The post-NAT IP address needs to be used as the remote address in this situation.

  7. Run ike-proposal proposal-number

    An IKE proposal is referenced.

    The IKE proposal must have been created.

    By default, an IKE peer does not reference an IKE proposal

  8. Configure identity authentication parameters.

    Identity authentication parameters are different in different authentication modes. Configure identity authentication parameters based on the authentication mode defined in an IKE proposal.

    • Pre-shared key authentication

      1. Configure a pre-shared key for pre-shared key authentication.

        You can use the following methods to configure the pre-shared key. When both of the two methods are used, the pre-shared key configured in the IKE user table is preferred.

        • A single IKE peer or multiple IKE peers use the same ID and pre-shared key.

          Run the pre-shared-key { simple | cipher } key command to configure a pre-shared key.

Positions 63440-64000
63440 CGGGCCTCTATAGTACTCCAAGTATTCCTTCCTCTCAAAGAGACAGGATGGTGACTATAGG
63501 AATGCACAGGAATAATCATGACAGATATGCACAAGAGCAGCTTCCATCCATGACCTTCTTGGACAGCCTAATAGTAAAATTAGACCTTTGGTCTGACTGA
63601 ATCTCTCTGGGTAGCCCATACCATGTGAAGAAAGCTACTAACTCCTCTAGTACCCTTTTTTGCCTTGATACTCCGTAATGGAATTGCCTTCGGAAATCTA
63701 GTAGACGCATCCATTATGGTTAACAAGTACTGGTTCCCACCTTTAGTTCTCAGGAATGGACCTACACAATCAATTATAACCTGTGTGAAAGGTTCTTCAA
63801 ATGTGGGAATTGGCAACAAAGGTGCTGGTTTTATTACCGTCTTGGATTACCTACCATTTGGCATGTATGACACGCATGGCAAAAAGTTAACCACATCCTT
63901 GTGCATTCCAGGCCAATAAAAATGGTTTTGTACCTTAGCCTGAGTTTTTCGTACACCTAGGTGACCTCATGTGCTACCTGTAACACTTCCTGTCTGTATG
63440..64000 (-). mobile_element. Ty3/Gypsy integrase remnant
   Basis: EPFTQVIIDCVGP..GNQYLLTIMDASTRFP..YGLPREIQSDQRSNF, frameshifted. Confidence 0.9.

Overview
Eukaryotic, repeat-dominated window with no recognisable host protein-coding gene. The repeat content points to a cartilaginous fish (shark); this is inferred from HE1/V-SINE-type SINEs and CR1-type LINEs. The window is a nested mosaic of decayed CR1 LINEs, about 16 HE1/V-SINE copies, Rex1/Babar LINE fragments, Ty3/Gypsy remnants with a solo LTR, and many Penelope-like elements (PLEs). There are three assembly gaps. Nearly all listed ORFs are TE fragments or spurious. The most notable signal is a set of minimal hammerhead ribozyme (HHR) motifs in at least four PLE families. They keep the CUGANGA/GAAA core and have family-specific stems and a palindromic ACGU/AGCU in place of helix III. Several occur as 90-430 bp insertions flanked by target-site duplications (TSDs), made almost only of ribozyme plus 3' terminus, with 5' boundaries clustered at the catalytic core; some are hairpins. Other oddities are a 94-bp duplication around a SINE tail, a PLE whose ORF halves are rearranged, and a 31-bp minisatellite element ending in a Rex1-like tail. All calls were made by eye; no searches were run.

The pre-shared key at the two ends must be the same.

        • Multiple IKE peers use different IDs and pre-shared keys.

          NOTE:
          • In a point-to-multipoint scenario, the device functions as the VPN gateway of the headquarters, an IPSec policy is created using an IPSec policy template, and the VPN gateway receives IPSec connection setup requests of different branches. When the pre-shared key is used for identity authentication and all branches use the same ID and pre-shared key, there are security risks. That is, if the ID and pre-shared key of one branch leak, the ID and pre-shared key of all branches leak. The IKE user table can prevent this problem.